Published on: Tuesday, November 5, 2019

On Monday, the United States Supreme Court denied an application for stay of execution and petition for writ of certiorari in Rhines v. Young, No. 19-6477 (Nov. 4, 2019) (cert. denied). Charles Rhines, a death row prisoner in South Dakota, presented the Justices the following question presented: “[m]ust indigent death-sentenced state prisoners exhaust state remedies before a federal court may authorize access to expert services under 18 U.S.C. § 3599(f)?”

Mr. Rhines was sentenced to death in South Dakota in 1993. To prepare for clemency proceedings, his attorneys hired two mental health experts to evaluate him.  However, South Dakota bars access to a defendant by anyone, except defendant’s lawyer, without a court order.  Mr. Rhines’s lawyers went to federal court for an order granting their experts access to the defendant based on federal law, 28 U.S.C. § 3599, which provides indigent state capital defendants legal and expert services, including for clemency proceedings.  Finding it lacked jurisdiction, the district court denied his request.  The Eighth Circuit affirmed, reasoning that Mr. Rhines had not “fully exhausted” his state clemency remedies.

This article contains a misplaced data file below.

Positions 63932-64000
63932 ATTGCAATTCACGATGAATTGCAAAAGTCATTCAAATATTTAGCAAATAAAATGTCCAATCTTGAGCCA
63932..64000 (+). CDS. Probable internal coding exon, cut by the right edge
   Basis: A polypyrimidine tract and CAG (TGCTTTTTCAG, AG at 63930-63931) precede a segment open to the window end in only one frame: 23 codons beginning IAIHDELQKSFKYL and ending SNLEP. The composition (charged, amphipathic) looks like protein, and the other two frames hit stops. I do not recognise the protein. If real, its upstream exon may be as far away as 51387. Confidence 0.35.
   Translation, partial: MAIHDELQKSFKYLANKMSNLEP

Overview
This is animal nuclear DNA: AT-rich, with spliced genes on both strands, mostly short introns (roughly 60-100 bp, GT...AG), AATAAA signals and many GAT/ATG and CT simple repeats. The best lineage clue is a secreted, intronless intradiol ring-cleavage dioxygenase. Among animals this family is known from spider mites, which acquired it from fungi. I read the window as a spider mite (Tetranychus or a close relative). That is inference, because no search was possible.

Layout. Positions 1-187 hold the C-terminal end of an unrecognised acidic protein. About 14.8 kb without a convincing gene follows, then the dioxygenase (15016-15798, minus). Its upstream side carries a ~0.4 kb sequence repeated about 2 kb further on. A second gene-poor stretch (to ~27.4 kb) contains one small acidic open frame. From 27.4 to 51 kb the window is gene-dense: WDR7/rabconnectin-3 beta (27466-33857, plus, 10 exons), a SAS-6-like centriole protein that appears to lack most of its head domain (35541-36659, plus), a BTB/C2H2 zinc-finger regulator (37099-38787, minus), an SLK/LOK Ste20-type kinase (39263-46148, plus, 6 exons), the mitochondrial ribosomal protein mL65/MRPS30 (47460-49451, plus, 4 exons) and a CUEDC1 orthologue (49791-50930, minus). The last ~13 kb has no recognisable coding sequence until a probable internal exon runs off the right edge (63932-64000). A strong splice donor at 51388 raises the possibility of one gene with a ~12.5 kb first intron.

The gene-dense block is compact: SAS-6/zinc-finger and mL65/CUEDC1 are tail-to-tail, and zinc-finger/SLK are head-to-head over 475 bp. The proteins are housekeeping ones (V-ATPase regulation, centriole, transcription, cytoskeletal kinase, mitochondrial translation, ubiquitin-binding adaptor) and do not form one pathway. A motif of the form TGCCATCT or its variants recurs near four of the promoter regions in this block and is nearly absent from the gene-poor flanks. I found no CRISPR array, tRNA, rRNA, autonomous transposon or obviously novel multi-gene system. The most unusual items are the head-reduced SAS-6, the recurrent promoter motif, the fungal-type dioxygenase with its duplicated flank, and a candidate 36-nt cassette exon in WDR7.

Justice Sotamayor issued a two-page statement respecting the denial of certiorari, stating in part:

It is unclear from this record whether an expert evaluation is necessary to Rhines’ clemency application. Although Rhines’ experts believed there were additional grounds for investigation—including traumatic events that Rhines suffered earlier in his life—Rhines, as the State notes, has already been evaluated by several psychiatric experts in a different context. For that reason, I do not dissent from the denial of certiorari. I write separately, however, to note that this Court’s denial of certiorari does not represent an endorsement of the lower courts’ opinions. I also write separately to emphasize that clemency is not “a matter of mercy alone,” but rather is the “‘fail safe’ in our criminal justice system.” Harbison v. Bell, 556 U. S. 180, 192 (2009) (quoting Herrera v. Collins, 506 U. S. 390, 415 (1993)). By closing the prison doors in this context, a State risks rendering this fundamental process an empty ritual. 

Rhines was executed by lethal injection on November 4, 2019.  The Training Division provides resources to federal capital trial, appeal, and federal habeas counsel through the Capital Defense Network.